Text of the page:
One of my LinkedIn connections shared an article over the weekend. Entitled, “What matters in advertising this year”, it reminded me that it takes some people longer to see things coming than it takes others. Let’s refer to such people as Group A. There’s are other people who take even longer to see things coming. Let’s refer to those people as Group B.
There are more people in Group B than there are in Group A. We can tell this because, when one of the people in Group A points out something that was screamingly obvious, that person is hailed as some kind of genius by the folks in Group B. And that reminded me of the people in 19th-century Uxbridge, whom I mentioned in this piece on the obvious consequences (except to Group A and Group B) of data-driven marketing: “Water Isn’t the Only Thing That Flows Downhill”.
Take a Whiff
The article in question said this, in part:
[We are] obsessed with making changes and measuring things that happen most quickly, that can be measured most accurately and most easily. We … want to drain the funnel not build a brand, to measure likes and shares, not brand awareness or likability, we’ve become more bothered about attributing success and doubling down on what “works”, not actually creating success.
That’s true. But it’s not news. Anyone with a reasonably functional proboscis could have smelled it coming a mile away. As I suggested in “Water Isn’t the Only Thing …”, I’m certainly no Einstein. (After this, I’ll never convince anyone I’m not a chest-thumper, either.) But even I picked up the scent. Here’s a baker’s dozen indications, in no particular order, with embedded links to a few more:
- “The Devilish Details of Inbound Marketing”
- “Science Friction”
- “Marketing Should Be Simple: Part Deux”
- “Circling the Funnel”
- “Welcome to Hell”
- “Danger in Numbers”
- “Marketing Double-Talk”
- “Flying Pigs”
- “Programmatic Confusion”
- “Blowing My Marketing Stack”
- “Experience Marketing”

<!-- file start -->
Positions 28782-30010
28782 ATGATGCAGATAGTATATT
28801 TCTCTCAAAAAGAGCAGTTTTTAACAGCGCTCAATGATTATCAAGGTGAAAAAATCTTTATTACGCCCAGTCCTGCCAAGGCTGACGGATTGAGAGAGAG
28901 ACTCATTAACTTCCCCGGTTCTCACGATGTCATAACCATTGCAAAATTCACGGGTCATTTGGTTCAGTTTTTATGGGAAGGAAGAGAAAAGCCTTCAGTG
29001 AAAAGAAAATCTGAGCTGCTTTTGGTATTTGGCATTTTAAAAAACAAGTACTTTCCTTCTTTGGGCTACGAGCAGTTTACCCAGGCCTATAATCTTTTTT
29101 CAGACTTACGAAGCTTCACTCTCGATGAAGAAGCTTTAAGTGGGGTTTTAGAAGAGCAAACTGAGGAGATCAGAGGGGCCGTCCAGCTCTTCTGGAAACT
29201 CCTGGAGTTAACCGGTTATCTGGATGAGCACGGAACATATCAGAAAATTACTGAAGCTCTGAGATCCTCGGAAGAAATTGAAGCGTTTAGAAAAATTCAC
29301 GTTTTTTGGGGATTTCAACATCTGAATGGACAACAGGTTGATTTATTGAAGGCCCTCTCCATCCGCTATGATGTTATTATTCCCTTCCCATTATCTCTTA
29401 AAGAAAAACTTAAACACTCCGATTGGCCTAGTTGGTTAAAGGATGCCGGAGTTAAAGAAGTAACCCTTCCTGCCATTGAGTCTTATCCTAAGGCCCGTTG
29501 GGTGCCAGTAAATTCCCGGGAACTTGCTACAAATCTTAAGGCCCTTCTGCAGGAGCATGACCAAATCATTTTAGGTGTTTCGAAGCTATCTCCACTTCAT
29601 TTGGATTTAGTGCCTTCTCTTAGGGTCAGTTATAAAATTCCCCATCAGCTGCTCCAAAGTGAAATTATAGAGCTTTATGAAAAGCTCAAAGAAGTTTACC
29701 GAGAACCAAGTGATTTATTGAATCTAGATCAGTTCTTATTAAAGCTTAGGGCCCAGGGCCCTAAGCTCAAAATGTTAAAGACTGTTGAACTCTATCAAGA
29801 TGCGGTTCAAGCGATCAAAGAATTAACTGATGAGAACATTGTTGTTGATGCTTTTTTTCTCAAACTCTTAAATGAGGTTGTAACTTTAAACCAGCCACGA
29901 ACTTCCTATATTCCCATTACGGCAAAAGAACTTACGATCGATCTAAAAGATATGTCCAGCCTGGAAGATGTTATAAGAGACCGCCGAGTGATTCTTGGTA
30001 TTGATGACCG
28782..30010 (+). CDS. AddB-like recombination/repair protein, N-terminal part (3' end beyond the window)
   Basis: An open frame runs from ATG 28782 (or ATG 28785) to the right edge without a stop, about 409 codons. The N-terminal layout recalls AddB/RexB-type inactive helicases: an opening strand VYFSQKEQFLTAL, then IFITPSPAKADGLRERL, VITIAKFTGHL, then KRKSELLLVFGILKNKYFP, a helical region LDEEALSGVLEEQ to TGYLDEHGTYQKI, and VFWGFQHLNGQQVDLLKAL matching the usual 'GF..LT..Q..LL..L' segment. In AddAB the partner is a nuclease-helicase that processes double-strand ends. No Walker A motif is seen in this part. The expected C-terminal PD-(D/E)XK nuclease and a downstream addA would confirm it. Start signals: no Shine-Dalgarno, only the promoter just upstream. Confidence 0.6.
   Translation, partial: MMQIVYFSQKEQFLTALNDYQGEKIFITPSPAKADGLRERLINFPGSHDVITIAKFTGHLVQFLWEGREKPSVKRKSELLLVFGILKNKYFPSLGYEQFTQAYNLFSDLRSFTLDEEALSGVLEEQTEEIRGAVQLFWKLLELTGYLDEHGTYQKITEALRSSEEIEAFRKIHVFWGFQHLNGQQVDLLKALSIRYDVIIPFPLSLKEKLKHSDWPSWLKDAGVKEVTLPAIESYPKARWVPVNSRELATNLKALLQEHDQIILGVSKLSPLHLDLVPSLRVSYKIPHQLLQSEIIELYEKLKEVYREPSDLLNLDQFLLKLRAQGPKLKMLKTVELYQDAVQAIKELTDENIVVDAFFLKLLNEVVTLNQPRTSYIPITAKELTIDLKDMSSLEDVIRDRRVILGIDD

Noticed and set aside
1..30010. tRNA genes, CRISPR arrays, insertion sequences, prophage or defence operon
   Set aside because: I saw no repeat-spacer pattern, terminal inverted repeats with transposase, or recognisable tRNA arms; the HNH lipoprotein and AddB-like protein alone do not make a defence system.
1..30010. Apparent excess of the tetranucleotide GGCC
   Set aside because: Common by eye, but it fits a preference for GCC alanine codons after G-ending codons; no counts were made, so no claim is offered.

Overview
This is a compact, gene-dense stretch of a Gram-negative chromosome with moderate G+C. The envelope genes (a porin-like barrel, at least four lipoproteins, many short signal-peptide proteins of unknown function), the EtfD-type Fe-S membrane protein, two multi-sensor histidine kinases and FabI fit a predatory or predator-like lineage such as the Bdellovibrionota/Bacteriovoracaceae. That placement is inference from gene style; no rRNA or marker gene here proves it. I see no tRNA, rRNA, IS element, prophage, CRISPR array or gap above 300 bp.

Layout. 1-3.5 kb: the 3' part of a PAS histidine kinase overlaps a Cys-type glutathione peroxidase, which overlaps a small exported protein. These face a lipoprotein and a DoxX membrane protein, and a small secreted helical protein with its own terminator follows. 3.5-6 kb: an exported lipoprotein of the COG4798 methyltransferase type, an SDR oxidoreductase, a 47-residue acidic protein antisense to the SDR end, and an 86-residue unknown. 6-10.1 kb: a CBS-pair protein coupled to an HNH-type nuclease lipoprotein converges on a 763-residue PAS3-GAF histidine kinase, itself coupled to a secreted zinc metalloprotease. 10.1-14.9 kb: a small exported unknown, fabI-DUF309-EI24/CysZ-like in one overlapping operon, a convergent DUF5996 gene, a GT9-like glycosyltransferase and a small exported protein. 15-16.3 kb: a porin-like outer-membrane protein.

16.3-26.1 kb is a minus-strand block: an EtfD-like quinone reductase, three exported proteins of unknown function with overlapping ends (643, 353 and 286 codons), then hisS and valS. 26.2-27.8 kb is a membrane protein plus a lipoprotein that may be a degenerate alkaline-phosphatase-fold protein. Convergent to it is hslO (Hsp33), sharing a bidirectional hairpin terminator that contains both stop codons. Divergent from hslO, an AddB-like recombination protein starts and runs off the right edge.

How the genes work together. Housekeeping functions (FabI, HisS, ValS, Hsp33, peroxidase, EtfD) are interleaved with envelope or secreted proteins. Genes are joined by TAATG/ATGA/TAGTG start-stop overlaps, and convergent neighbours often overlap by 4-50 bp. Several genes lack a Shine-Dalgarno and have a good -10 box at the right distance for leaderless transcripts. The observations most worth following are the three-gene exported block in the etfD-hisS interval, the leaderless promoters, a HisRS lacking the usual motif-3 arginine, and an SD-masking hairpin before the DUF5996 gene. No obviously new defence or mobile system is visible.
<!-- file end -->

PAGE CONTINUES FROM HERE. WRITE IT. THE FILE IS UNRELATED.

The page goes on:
- “Water For the Drowning”
- “My Semi-Fictional Resumé”
Here’s What’s the Matter
The matter is we’re not paying attention to what matters, in marketing or anywhere else, in this year or any other year. In fact, we pay attention to what matters in inverse (and perverse) proportion to our being enamored of technology. All we see are the ostensible benefits of technology — “More!” “Faster!” “Easier!” “Cheaper!” — without looking at its detriments or its costs.
If you’re up for a break from technology, you could do worse than to read Ralph Waldo Emerson’s essay, “Self-Reliance”. If you don’t have the time to read the whole thing because you’re being hounded by marketing spam, at least take this much to heart:
A man should learn to detect and watch that gleam of light which flashes across his mind from within … Yet he dismisses without notice his thought, because it is his. In every work of genius we recognize our own rejected thoughts: they come back to us with a certain alienated majesty. Great works of art have no more affecting lesson for us than this. They teach us to abide by our spontaneous impression with good-humored inflexibility — then most when the whole cry of voices is on the other side. Else, to-morrow a stranger will say with masterly good sense precisely what we have thought and felt all the time, and we shall be forced to take with shame our own opinion from another.
If you don’t, you’ll likely have to take your own opinion from Group A or, worse, Group B.
Alienated majesty, indeed.
Image by geralt, courtesy of pixabay.com.